start planting

Social learning is a regular topic on this blog and I gave a presentation on the power of social learning earlier this year. The following quotes show how learning from and with each other is a critical part of human and societal development.

“Learning would be exceedingly laborious, not to mention hazardous, if people had to rely solely on the effects of their own actions to inform them what to do. Fortunately, most human behavior is learned observationally through modeling: from observing others one forms an idea of how new behaviors are performed, and on later occasions this coded information serves as a guide for action.” —Albert Bandura 1977

“As part of a social network, we transcend ourselves, for good or ill, and become a part of something much larger. We are connected.” —Katherine Giuffre 2010

“Culture is one of those terms that has lots of different meanings, and people have used it lots of different ways. In the intellectual tradition that I’m building on, culture is information stored in people’s heads that gets there by some kind of social learning—so imitation, teaching, any kind of observational learning.” —Joseph Henrich 2012

“Once humans evolved to be capable of teaching and learning, they developed a parallel evolutionary strand, cultural evolution, side by side with genetic. These two strands intersect repeatedly in many places and times. Each leaves its mark on the other.” —Nicholas Christakis 2019

“We’re a cultural species. More than any other animal, we depend on learning from others. Cultural evolution occurs alongside. You can look at a human and study the genes that they’ve inherited from their parents … but that person has also acquired beliefs, values, practices, norms, languages and ways of thinking from their parents and other members of their community. All of this affects the behavior of people. Culture – like genes – accumulates over generations.” —Joseph Henrich 2022/

Social learning is becoming more important today. As our work becomes more complex, we need faster feedback loops to stay on top of it. It is getting more difficult to make sense of the world by ourselves. Understanding issues that affect our lives takes significant time and effort, such as the pandemic or the climate crisis. We need context to understand complex issues and we can get this from those we are connected to.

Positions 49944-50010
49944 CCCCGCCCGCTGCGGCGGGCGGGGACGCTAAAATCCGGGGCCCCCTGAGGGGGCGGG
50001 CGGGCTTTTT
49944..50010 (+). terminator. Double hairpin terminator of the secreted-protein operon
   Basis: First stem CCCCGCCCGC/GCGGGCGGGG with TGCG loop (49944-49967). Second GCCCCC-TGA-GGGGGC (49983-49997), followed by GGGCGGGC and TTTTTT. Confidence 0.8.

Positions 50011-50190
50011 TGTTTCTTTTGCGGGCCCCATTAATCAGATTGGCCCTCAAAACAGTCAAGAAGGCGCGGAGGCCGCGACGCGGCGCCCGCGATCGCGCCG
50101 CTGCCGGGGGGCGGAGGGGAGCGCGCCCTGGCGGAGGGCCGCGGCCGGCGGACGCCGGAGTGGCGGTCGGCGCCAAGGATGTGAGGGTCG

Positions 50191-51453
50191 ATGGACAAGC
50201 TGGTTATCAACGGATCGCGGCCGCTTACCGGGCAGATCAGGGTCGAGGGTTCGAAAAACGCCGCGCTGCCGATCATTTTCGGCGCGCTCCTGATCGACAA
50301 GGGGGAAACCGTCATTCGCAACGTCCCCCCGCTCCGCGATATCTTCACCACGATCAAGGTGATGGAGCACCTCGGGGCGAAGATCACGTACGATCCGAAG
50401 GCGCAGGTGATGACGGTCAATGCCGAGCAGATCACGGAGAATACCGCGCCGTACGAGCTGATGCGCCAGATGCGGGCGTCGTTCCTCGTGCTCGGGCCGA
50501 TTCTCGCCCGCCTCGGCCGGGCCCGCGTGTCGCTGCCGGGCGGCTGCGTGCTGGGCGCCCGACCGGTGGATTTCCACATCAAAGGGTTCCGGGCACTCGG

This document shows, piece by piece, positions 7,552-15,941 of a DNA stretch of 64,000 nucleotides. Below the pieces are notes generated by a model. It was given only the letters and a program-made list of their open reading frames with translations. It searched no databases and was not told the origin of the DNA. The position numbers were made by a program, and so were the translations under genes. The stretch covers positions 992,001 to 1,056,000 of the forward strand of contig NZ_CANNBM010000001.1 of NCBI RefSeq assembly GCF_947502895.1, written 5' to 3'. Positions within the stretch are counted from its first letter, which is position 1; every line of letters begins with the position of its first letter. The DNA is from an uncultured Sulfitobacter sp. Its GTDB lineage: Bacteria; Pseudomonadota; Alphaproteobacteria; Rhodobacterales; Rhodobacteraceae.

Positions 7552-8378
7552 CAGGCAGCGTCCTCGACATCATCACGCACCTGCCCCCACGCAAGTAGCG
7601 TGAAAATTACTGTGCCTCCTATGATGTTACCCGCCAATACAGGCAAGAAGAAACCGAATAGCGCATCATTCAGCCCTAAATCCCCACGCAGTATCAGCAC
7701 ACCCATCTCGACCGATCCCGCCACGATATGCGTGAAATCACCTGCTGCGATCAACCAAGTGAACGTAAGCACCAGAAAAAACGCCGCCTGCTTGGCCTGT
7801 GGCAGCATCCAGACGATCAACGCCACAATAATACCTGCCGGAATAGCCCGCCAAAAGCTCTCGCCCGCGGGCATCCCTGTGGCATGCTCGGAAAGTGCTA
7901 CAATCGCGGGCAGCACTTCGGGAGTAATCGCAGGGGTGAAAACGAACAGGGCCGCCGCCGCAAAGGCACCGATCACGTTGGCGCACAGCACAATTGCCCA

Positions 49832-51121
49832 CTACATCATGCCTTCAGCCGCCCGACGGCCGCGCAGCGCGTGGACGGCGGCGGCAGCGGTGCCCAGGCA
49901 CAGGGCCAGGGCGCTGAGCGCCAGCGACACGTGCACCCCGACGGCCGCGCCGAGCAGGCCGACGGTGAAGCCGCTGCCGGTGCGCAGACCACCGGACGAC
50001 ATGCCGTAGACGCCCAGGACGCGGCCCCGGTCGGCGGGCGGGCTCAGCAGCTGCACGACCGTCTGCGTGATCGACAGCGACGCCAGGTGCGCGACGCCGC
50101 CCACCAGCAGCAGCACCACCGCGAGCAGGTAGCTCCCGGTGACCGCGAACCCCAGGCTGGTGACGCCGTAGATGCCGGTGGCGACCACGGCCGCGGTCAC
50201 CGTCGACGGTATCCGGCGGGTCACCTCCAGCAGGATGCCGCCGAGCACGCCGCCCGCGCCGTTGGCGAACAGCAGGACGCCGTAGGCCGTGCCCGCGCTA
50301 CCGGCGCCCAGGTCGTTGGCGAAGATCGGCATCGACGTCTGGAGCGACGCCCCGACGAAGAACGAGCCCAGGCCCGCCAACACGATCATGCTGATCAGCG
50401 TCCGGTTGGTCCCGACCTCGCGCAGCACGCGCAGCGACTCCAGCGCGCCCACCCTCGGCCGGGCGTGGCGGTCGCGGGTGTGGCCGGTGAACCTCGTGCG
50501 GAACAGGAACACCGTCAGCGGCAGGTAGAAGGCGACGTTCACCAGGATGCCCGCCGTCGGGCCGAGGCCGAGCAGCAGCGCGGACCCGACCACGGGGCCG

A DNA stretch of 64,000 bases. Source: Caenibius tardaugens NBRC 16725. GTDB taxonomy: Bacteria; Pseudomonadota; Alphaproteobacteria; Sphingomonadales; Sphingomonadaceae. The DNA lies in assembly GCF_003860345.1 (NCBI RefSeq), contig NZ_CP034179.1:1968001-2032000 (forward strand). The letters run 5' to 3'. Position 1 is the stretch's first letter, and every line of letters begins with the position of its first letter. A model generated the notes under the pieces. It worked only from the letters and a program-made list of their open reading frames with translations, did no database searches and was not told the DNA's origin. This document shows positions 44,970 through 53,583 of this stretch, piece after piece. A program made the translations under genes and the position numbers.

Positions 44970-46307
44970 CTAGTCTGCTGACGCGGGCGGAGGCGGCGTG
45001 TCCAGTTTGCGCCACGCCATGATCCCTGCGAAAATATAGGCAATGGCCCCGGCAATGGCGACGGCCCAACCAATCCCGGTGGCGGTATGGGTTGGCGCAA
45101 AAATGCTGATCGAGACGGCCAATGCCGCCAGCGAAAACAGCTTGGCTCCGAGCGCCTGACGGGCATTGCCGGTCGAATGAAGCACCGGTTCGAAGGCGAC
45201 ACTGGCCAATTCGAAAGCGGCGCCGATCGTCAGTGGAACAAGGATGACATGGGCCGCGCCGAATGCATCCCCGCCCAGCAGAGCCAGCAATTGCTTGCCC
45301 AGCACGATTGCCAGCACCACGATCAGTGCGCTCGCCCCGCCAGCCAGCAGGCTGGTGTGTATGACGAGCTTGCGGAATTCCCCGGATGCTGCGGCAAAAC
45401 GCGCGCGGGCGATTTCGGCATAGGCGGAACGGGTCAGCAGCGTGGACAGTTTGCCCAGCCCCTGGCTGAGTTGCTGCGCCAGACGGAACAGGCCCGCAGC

The reach and depth of our connections become critical in helping us make sense of our environment and to solve problems. With social learning, everyone contributes to collective knowledge and this in turn can make organizations and society more effective in dealing with problems. But if we don’t share, we can’t collectively learn. The key is that knowledge flows at the speed of trust.

This is where personal knowledge mastery comes in. As knowledge workers or citizens, PKM is our part of the social learning contract. Without effective PKM — seeking, sensemaking, and sharing knowledge — at the individual level, social learning becomes social noise.

In summary:

Technology has enabled communication networks on a worldwide scale, so that systemic changes are felt almost immediately.  The borderless and liquid transmission of information can make for a global oral cacophony. Improving our reaction times requires better feedback loops. Our social networks can play that role.

In this connected environment we need to know who to ask for advice.  Usually we turn to our friends and trusted colleagues for advice. But this group may not have the requisite diversity to help us make informed decisions. So it becomes essential that we start sharing experiences to build trust. Developing interpersonal relationships takes time and effort, and the time to start is now.

Q. When is the best time to plant a tree? A. Twenty years ago

Q. When is the next best time to plant a tree? A. Today

Start planting …

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